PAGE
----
Grace Can Time Travel

We all have regrets.  Those things in our past we’d change if we could.  Maybe it’s a relationship we let slip away from us.  Or that job we didn’t take in the career we’d always been drawn to.  Perhaps we spoke harsh words to a friend that we’d wish we could take back.  Or maybe it was something we didn’t say or do that could have mended a broken heart, or healed a wounded relationship with a family member.  Sometimes we might even imagine going back in time and changing things.  We can fix what we wished had turned out differently and make everything right.  But would it?  Even if time travel was available and we could go back and change things, what effect would our meddling with the past have on the present?  It’s an intriguing fantasy that’s inspired thinkers and writers for ages.
 
In all of human history, only one person has experienced a kind of rupture in time.  And the story surrounding her is both miraculous and rooted in everlasting love.  You’ve heard the term we use to describe it but many of us, even many Catholics don’t understand it.  It’s the Immaculate Conception.  No, it doesn’t describe Jesus’ conception by the Holy Spirit’s overshadowing of the young Virgin Mary (Luke 1:26-38).  While Christ’s Incarnation was indeed divine, the Immaculate Conception describes Mary’s own beginnings in her Mother Anna’s womb. My point isn’t to compare our own human regrets about the past with the actions of God in Mary’s conception.  God has no regrets because His divine will is perfect in all things.  And since He exists outside of time, everything and every moment is perpetually present to Him.  But talking about time and the past and traveling “back” to “fix” stuff makes it a bit easier for us to understand God’s unfolding plan of salvation.  So my flawed analogy about time travel is just that:  flawed. 
 
Since the beginning of the Church, Mary’s title of “full of grace” (Luke 1:28) was celebrated and contemplated. She was the vessel chosen by God to bear His Son, the Ark of the New Covenant, Who is Christ.  How “full” of God’s grace is “full enough” to bring Christ to earth?  Completely full.  Free from all sin, even the stain of original sin which we inherited from our first parents, Adam and Eve.  Over the centuries, the Church’s understanding of God’s grace in Mary’s conception deepened.  Finally in 1854, Pope Pius IX wrote a beautiful document called “Ineffabilis Deus” which defines the dogma of Mary’s Immaculate Conception.  The very title “indescribable God” expresses our human graspings at the truth of God in our limited abilities.  I have to share a bit from the Pope’s description of God’s love for the Blessed Virgin:  “He [God] attended her with such great love, more than all other creatures, that in her alone He took singular pleasure.  Wherefore He so wonderfully filled her, more than all the angelic spirits and all the Saints, with an abundance of all heavenly gifts taken from the treasury of the divinity, that she, always free from absolutely all stain of sin, and completely beautiful and perfect, presented such a fullness of innocence and holiness that none greater under God can be thought of, and no one but God can comprehend it.”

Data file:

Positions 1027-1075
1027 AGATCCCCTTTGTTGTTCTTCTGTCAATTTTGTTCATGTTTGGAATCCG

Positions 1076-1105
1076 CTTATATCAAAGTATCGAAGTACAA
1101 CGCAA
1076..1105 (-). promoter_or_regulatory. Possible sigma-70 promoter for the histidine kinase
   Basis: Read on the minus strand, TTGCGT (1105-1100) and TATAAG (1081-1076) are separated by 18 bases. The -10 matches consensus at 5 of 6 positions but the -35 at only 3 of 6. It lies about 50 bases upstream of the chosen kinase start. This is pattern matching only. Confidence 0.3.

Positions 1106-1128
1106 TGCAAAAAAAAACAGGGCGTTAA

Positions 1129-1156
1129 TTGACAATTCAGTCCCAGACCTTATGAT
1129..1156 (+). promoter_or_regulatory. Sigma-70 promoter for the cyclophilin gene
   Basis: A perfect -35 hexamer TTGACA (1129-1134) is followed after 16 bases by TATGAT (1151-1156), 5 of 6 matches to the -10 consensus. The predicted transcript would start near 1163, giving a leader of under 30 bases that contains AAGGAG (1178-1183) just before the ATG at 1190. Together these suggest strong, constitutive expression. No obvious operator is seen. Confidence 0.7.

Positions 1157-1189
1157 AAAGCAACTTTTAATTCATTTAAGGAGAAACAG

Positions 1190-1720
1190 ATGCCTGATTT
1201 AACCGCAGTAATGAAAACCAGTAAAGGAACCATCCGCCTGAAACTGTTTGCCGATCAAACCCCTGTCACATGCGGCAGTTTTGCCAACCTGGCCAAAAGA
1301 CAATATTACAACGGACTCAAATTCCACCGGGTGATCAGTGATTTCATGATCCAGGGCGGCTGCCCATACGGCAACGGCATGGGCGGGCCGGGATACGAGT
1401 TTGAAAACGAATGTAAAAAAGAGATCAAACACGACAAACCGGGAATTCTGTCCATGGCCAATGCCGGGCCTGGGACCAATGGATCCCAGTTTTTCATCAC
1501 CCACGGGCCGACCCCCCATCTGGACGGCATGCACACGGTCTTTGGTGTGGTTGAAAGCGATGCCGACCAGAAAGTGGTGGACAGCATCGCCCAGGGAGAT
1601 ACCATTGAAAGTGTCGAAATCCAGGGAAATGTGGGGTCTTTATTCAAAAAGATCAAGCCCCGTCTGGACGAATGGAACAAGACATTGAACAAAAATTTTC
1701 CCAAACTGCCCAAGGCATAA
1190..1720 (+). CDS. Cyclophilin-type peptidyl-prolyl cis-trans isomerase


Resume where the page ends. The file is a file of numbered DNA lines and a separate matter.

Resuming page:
Did Mary need Christ for her salvation?  Yes.  The dogma of the Immaculate Conception reinforces that all salvation is through the sacrifice of Jesus on the Cross.  How God accomplished that saving grace in Mary is a singularity of His love.  Mary was the first person saved through the Cross.  Here’s where our early discussion of traveling back in time comes in.  Christ’s victory over death and sin was applied by God to Mary at the moment of her conception.  Original sin never stained her spotless soul. Did God have to do this?  No.  He did it purely as a gift of love for her.  Of course even time itself is no constraint to God since He invented it.  Out of love, God’s grace is always sufficient and in Mary, His grace was most fully-realized.  She continued to grow in grace throughout her life, cooperating completely with God’s will in the Incarnation and life of her Son, til the very end as she stood at the foot of the Cross.  Her life was and is, an overflowing of God’s grace.  Across time, beyond time, the love of God beckons to us, calling to us to offer us His lasting peace.  God’s love isn’t bounded by time or space or sin or death.  His endless love seeks out a very small and humble home:  your heart.
 
                      “…You renew the face of the earth.”  — Psalm 104:30

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